STOP Big Canyon Dam Project that threatens sacred areas for local Indigenous communities!

STOP Big Canyon Dam Project that threatens sacred areas for local Indigenous communities!

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Save The Confluence started this petition to United States Secretary of Interior Debra Haaland and

Join us in asking Pumped Hydro Storage, LLC, to cancel the application for a permit to build the Big Canyon pumped hydro storage project above the Little Colorado River. The Little Colorado River and its confluence with the Colorado River in the Grand Canyon have been of deep cultural significance to Native peoples since time immemorial. This proposed dam project is harmful to Native communities because of the billions of gallons of local groundwater it would require and its threats to cultural areas. 

In early 2020, Pumped Hydro Storage LLC submitted an application for a preliminary permit to the Federal Energy Regulatory Commission (FERC) to build a pumped hydro storage dam on a tributary to the Little Colorado River (LCR) on Navajo Nation land. If approved, the project would be used to generate electricity for distant, off-reservation cities with no benefit for Native communities. 

The Confluence of the Colorado River and LCR is culturally significant to the Diné, Hopi, Zuni, and Hualapai and other Native communities, so development near the Confluence and LCR would be inappropriate. The Diné have expressed their disapproval of the project alongside tribes such as the Hopi, Zuni, and Hualapai. Their disapproval stems from the fact that the development area is near many sacred cultural areas for the local Indigenous tribes. 

This project is detrimental to Native communities because of the billions of gallons of local groundwater it would require. The local Native communities who live nearby the proposed project site would be negatively impacted because they depend on groundwater for their livelihoods. The Navajo Nation, despite its borders lying along the Colorado River, has been affected by drought and water scarcity issues. This epidemic of water scarcity among the Diné has been ongoing for decades and the pandemic has worsened this issue. A third of Diné citizens lack access to running water in their homes and this dam would have a negative impact if aquifers were to be depleted.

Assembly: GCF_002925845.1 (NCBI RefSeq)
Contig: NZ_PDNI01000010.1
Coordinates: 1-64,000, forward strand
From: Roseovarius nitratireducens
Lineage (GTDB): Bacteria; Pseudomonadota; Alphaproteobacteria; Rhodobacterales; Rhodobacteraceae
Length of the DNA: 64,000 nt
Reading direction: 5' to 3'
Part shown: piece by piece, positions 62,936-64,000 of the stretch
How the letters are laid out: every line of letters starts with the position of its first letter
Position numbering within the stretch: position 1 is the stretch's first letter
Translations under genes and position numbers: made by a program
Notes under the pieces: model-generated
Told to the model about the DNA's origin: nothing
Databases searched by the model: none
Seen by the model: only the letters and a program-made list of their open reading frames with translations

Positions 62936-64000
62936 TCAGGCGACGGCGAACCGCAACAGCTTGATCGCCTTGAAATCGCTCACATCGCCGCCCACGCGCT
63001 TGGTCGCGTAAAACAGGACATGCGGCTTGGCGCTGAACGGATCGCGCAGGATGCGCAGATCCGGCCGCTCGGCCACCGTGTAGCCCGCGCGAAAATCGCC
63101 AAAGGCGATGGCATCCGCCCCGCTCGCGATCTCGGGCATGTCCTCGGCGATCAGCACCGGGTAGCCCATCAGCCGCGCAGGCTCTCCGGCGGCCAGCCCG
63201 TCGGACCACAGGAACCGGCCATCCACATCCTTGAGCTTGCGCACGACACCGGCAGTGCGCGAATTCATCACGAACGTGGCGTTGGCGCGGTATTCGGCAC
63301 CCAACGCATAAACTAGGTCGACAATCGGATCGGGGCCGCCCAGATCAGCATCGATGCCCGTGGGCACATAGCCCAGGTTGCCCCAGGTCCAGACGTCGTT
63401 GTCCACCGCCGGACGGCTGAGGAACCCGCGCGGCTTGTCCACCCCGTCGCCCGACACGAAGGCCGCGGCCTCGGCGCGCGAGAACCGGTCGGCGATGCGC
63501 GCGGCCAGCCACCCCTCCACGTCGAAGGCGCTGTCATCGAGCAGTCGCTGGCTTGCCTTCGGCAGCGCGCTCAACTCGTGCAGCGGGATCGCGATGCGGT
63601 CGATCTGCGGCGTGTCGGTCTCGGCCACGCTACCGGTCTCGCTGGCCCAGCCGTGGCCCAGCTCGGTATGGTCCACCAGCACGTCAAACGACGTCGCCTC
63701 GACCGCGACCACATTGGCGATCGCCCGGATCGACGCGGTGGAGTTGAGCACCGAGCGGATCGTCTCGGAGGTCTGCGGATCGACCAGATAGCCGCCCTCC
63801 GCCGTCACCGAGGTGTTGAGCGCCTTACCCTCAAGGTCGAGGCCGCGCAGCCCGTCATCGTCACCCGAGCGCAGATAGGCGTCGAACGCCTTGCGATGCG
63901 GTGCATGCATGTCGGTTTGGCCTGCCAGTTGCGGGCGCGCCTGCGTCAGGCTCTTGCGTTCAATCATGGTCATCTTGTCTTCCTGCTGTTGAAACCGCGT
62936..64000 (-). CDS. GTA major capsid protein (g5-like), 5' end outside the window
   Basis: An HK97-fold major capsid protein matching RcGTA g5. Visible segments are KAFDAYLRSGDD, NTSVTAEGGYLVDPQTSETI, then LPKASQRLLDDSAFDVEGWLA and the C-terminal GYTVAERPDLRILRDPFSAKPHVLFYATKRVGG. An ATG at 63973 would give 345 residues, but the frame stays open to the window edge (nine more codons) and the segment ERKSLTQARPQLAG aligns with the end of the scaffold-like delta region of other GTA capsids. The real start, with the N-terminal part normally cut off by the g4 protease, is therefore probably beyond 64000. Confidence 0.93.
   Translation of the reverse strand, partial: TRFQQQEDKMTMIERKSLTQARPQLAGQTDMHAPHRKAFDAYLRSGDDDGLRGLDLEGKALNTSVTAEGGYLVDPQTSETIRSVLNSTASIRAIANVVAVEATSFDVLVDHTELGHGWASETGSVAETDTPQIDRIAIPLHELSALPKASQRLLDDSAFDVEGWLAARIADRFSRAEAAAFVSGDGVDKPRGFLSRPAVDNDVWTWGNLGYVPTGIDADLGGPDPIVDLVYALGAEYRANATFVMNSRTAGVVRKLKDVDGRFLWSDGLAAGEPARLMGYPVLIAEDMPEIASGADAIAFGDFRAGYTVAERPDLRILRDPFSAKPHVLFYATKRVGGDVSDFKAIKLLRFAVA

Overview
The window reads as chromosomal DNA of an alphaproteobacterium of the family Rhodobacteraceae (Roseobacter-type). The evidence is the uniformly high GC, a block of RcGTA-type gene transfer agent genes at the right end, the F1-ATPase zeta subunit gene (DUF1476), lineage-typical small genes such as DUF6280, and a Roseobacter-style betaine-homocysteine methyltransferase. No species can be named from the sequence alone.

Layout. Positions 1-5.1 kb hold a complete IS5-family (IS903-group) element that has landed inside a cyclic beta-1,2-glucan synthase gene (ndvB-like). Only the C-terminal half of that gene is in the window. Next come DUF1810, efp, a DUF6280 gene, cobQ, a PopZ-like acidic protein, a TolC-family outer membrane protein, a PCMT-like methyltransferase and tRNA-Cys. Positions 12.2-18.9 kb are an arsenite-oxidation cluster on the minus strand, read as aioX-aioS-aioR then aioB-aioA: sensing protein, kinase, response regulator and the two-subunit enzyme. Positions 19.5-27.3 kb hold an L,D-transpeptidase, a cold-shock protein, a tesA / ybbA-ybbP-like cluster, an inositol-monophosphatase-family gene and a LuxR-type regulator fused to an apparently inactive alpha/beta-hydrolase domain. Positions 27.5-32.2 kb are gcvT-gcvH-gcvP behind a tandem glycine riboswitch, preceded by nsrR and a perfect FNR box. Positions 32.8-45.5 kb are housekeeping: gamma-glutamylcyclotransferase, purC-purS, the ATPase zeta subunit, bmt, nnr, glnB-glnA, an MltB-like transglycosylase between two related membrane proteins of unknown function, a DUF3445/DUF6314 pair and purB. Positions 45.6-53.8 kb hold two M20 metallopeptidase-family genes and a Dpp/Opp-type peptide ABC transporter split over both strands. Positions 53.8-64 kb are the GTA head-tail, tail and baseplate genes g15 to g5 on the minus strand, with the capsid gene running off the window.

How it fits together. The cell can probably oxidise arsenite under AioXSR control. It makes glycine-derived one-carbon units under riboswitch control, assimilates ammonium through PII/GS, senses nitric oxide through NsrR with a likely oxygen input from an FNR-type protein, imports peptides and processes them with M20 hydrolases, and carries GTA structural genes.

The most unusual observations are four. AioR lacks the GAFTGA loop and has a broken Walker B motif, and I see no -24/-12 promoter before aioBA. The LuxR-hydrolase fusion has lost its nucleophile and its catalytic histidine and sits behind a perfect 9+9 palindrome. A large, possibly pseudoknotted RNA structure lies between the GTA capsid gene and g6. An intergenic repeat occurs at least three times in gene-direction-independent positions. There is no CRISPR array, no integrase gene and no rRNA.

This rings true for the Hopi as well because Hopi tribal borders are completely surrounded by federally designated Navajo Nation lands. The local tribes’ dependence on drinking water from aquifers is why the project should be canceled. The company is trying to disguise its capitalist agenda by claiming its proposed dam would be carbon neutral despite it being detrimental to local Indigenous drinking water sources, cultural sites, and native fish and wildlife. 

If the project is approved, the company would drill and extract about 14.3 billion gallons of groundwater in an arid region in the midst of a megadrought. This groundwater would be used to fill four reservoirs for storage. Storing water in these reservoirs would waste clean drinking water from these aquifers. Evaporation in hot summers would be an outstanding issue for these developers, who estimate extracting an additional 3.2 to 4.8 billion gallons of groundwater to make up losses to evaporation. 

Photo (c) EcoFlight

 

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